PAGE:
Imagine you’re at your desk, about to make some cold calls or respond to emails, and a request appears in your inbox. It’s a bit outside your usual scope, and you may be tempted to let the other person know that’s not your job. You might be swamped and unable to help them, or you may not feel you have the authority to make decisions beyond your role.

Whatever the case may be, adopting a not-my-job mindset can be a slippery slope. It can make you appear inflexible and uncommitted, and people might question your willingness to go the extra mile. Plus, companies thrive on adaptability. If everyone only does what’s in their job descriptions, things can grind to a halt.

That’s why Shari Harley, the founder and president of Candid Culture, says you should always avoid saying, “That’s not my job.” In this issue of PromoPro Daily, we share Harley’s guidance for steering clear of that’s-not-my-job syndrome.

Don’t make excuses. Even if someone asks you to do something that’s not your job, don’t point it out. Harley says you should never say the words, “That’s above (or below) my pay grade” or “That’s not my job.”

Ask for guidance. If you regularly get asked to do things that aren’t technically in your job description, ask your boss how you should handle these requests. According to Harley, this is a subtle way to say you don’t have the latitude to solve certain problems.

Alert others to potential issues. If you see something about to go awry, say something. Harley says she has seen many smart professionals shrug off impending train wrecks. Don’t be that person, she says. Look out for your company and co-workers.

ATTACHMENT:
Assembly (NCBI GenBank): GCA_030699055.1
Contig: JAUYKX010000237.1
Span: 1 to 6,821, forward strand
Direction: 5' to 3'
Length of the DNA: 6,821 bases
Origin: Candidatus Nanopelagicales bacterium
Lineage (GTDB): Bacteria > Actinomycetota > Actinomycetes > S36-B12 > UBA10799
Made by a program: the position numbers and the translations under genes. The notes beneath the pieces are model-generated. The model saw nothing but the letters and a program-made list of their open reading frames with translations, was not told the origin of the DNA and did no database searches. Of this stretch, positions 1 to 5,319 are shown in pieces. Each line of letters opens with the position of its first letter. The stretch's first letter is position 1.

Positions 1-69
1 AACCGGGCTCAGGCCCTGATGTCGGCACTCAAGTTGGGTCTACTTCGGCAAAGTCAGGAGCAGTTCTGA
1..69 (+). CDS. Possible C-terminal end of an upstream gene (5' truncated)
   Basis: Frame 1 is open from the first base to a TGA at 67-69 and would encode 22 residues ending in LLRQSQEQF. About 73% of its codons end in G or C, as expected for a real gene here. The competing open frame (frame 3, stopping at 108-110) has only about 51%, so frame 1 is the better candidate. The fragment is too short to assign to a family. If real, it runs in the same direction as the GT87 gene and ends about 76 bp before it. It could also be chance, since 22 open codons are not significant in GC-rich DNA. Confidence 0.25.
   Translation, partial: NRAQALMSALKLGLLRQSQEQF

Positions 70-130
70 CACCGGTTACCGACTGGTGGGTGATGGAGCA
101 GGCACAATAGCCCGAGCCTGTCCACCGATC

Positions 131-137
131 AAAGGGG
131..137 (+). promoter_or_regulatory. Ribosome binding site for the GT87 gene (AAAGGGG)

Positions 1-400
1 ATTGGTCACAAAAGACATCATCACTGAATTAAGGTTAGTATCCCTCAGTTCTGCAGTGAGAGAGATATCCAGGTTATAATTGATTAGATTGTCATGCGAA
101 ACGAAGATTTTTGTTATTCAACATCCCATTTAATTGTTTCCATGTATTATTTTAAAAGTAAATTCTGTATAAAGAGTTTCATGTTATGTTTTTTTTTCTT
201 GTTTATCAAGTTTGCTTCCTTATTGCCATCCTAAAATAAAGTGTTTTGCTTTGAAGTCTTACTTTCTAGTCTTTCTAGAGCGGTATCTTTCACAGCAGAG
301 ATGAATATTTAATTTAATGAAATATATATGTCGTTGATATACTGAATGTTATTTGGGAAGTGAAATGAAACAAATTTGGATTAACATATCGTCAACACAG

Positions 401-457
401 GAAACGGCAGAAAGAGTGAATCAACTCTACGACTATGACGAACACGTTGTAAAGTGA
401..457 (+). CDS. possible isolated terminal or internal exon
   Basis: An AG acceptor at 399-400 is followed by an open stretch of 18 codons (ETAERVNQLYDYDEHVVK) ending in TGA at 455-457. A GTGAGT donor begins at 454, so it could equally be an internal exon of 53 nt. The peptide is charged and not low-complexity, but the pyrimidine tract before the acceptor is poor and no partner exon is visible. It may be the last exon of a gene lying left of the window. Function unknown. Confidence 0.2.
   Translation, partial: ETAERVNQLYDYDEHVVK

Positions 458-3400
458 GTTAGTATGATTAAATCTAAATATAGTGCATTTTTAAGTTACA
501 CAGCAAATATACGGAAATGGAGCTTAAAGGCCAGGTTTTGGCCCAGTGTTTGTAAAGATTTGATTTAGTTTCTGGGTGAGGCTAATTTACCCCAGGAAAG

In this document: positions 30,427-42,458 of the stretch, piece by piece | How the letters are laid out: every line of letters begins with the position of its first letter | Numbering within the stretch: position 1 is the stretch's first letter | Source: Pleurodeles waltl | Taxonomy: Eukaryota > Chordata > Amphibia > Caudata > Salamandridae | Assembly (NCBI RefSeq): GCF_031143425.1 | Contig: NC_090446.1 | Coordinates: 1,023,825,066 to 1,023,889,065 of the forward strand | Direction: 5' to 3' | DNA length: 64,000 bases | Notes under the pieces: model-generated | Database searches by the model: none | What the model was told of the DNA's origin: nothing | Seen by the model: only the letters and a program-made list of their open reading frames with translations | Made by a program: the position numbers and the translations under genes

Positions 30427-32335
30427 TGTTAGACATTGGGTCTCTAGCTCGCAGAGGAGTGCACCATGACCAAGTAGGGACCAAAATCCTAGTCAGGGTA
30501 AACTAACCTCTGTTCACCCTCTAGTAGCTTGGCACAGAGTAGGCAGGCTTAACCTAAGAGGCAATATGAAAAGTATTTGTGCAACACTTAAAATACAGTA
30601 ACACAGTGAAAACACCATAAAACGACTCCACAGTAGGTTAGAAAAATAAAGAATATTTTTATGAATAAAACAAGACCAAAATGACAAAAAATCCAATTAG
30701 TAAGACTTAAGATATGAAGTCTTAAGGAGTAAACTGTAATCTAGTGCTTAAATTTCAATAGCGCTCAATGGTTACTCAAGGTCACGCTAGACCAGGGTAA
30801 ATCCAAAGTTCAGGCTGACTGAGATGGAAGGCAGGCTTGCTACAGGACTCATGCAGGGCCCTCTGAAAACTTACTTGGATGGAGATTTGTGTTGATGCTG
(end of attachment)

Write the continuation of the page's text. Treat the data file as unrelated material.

Be a problem-solver. Talk to your boss if you notice a broken process or see a way to improve something. However, if you bring up an issue, don’t just leave it on their lap and walk away. Offer to take a stab at fixing it, Harley says.

Do the right thing. Go out of your way to do what’s right, even if it feels out of your comfort zone. It might be easier to email an angry client, but if you know a phone call is best, pick up the phone. If you can’t solve the problem, Harley recommends finding someone who can. There are many ways to make an impact, she says.

Brainstorm a bit. Instead of immediately saying something isn’t your job, get curious. Ask, “Why do we do this this way?” and “Have we considered … ?”

The next time you’re asked about something that’s not necessarily in your job description, keep an open mind. It’s not always the best choice to stay in your lane. When you step outside your traditional role, you show your commitment to helping your co-workers and clients achieve their objectives, which can ultimately strengthen relationships and drive growth.

Compiled by Audrey Sellers
Source: Shari Harley is the founder and president of Candid Culture, a Denver-based training firm. She’s also an author and keynote speaker.